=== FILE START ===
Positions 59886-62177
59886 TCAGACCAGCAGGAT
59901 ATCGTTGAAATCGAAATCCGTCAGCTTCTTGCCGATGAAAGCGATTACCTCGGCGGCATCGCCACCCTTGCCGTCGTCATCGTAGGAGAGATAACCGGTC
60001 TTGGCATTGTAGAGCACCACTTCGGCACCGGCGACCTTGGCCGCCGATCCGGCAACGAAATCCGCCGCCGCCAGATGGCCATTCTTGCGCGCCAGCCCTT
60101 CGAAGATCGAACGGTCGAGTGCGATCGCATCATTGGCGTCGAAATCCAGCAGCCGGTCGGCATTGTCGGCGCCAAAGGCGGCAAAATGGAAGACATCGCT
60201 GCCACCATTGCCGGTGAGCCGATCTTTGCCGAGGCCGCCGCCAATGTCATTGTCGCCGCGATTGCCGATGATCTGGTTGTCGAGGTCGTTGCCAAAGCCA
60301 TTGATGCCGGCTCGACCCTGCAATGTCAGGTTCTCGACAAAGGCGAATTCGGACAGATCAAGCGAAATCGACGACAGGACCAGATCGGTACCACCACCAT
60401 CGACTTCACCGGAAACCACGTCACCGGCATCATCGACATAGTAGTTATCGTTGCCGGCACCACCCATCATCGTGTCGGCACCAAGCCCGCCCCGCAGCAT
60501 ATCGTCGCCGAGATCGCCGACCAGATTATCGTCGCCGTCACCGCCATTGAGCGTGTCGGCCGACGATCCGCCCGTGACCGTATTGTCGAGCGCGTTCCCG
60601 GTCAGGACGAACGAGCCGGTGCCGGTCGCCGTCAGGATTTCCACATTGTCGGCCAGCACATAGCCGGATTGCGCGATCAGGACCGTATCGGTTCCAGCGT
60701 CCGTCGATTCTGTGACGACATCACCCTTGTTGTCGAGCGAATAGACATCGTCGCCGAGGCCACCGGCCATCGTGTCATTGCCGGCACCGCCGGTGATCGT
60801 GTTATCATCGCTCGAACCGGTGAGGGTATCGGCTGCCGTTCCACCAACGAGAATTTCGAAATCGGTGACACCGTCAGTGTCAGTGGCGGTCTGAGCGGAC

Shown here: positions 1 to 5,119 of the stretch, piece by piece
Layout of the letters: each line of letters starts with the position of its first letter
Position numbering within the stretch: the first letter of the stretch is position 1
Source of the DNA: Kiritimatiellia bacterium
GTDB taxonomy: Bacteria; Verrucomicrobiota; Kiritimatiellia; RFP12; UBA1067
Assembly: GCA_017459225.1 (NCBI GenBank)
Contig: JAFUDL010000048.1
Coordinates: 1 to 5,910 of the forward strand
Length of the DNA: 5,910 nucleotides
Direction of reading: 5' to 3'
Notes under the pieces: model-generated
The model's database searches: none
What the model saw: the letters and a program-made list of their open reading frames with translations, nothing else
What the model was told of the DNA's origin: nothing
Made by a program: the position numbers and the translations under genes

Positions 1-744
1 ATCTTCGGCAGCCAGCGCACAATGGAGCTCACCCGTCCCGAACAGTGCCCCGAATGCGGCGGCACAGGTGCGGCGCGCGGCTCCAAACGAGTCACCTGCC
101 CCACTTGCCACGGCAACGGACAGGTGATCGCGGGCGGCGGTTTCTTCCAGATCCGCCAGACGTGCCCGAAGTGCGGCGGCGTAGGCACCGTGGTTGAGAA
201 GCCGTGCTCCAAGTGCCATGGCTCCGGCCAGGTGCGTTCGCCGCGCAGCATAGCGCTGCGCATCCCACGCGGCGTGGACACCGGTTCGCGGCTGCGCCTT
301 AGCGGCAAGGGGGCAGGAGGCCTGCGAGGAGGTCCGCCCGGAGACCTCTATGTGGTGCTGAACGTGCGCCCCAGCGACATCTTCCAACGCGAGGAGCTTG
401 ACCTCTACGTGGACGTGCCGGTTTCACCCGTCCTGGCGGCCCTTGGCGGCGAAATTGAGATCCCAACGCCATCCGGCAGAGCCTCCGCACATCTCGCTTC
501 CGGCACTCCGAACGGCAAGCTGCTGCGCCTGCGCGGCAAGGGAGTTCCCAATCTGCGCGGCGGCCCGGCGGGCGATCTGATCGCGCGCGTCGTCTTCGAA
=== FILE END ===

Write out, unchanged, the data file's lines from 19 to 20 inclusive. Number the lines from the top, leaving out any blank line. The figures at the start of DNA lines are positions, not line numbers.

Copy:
Contig: JAFUDL010000048.1
Coordinates: 1 to 5,910 of the forward strand